In April 2019, a salvage excavation was conducted in the Ras el-‘Amud neighborhood in Jerusalem (Permit No. A-8495; map ref. 222699–740/630698–757; Fig. 1), prior to the construction of a playground. The excavation, undertaken on behalf of the Israel Antiquities Authority and funded by the Moriah Jerusalem Development Corporation, was directed by R. Cohen, with the assistance of N. Nehama (administration), N. Sandouka (antiquities inspection), S. Halevi (surveying, photography and photogrammetric documentation), I. Delerson and O. Rose (plans), M. Samhouri (replacement director) and laborers from a manpower company.
The excavation was conducted in a public open area in el-Madras Street, next to the main sports field on the western slope of the Mount of Olives in the Silwan neighborhood. During archaeological inspection, a fill of modern waste mixed with ancient finds was removed, exposing an underlying ancient quarry.
The Survey of Jerusalem Map documented burial caves, architectural remains, cisterns, agricultural installations and rock-hewn installations in and around Ras el-‘Amud (Kloner 2001: Sites 496–508). Several salvage excavations conducted in the vicinity since 2000, have uncovered ancient remains, mostly dating from the Middle Bronze Age to the Late Byzantine period (Zilberbod 2008; Be’eri and Zilberbod 2011; Zilberbod 2012; ‘Adawi 2013a; ‘Adawi 2013b; Zilberbod 2016).
The excavation exposed the western part of an ancient quarry (7.5–11.0 × 30.0 m; Figs. 2–4) of the simple stepped-quarry type (Safrai and Sasson 2001:4); the quarry extended eastward beyond the current excavation area. The area is characterized by chalk Menuha Formation rock of the Mount Scopus Group.
In the center of the excavation (L106, L108; Figs. 5, 6), three layers of fills and accumulations overlying the quarry were excavated (Fig. 7). The lowest layer consisted of light-colored soil mixed with quarrying debris that was probably deliberately dumped on the floor of the disused quarry (not excavated down to bedrock). The hewn quarrying steps were distinctly visible here, in the deepest part of the quarry, although the quarry floor was not entirely uncovered here due to excavation constraints. The dimensions of the extracted stone blocks (L108; 0.4 × 0.6 m) are similar to stone blocks from other quarries. A small quarrying courtyard (L107) northeast of L108, was a kind of ‘quarrying basin’, with quarrying marks that probably attest to the cutting of uniform-sized stones (Fig. 8). It was covered over by a layer of building waste and garbage (thickness c. 0.9 m) which had accumulated over the years, and by an overlying layer of modern refuse and building debris (thickness c. 1.7 m) that had deliberately been dumped here.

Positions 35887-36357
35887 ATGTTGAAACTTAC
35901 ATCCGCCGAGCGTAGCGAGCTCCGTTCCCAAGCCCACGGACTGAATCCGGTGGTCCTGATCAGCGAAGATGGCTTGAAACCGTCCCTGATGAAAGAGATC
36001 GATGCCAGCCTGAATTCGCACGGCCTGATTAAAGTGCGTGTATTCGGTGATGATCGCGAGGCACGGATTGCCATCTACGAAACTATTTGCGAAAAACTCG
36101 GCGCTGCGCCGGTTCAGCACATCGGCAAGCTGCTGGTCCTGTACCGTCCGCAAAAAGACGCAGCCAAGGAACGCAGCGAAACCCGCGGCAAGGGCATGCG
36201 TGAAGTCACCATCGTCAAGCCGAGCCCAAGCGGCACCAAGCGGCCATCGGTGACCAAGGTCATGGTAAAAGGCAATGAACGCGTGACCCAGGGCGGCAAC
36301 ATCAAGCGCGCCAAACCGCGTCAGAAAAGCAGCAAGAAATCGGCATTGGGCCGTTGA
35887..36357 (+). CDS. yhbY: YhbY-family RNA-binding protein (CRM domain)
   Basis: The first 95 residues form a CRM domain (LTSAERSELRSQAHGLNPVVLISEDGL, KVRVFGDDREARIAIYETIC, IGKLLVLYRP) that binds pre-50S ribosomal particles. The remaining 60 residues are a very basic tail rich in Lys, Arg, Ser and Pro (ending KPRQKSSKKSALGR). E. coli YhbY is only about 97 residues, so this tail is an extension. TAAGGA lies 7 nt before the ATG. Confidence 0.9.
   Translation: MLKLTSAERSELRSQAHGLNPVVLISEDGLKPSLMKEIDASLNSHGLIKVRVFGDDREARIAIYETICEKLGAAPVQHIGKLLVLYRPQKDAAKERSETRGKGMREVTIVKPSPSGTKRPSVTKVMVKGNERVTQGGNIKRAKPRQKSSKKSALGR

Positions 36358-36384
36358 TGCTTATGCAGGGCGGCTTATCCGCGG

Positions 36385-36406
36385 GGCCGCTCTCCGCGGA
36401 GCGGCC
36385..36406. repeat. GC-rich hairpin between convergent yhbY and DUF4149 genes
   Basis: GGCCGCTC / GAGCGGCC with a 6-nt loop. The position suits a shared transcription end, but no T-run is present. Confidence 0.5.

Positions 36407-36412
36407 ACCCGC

The northern part of the quarry (L100; Fig. 9) exhibited quarrying channels that narrow downwards (width 0.10–0.16 m). Stone blocks (length c. 0.6 m) were probably cut from the southern part of L100, and larger blocks (length c. 1.4 m) may have been quarried from the higher northern part. Several quarrying channels (width 8–9 cm) and partially detached stones were found in the southern part of the quarry (L102, L103; Fig. 10, 11).
The similarity of the quarry to other ancient quarries in and around Jerusalem, suggests that it may have operated from the end of the Second Temple period until the beginning of the Early Islamic period.
‘Adawi Z. 2013a. Jerusalem, Ras el-‘Amud (A). HA–ESI 125.
‘Adawi Z. 2013b. Jerusalem, Ras el-‘Amud (B). HA–ESI 125.
Be‘eri R. and Zilberbod I. 2011. A Middle Bronze Age Settlement at Ras al-‘Amud. Qadmoniot 142:74–77 (Hebrew).
Kloner A. 2001. Survey of Jerusalem: The Northeastern Sector (Archaeological Survey of Israel). Jerusalem (Hebrew).
Safrai Z. and Sasson A. 2001. Quarrying and Quarries in the Land of Israel in the Period of the Mishnah and Talmud. Jerusalem (Hebrew).
Zilberbod I. 2008. Jerusalem, Ras el-‘Amud. HA–ESI 120.
Zilberbod I. 2012. Jerusalem, Ras el-‘Amud. HA–ESI 124.
Zilberbod I. 2016. Jerusalem, Ras el-‘Amud. HA–ESI 128.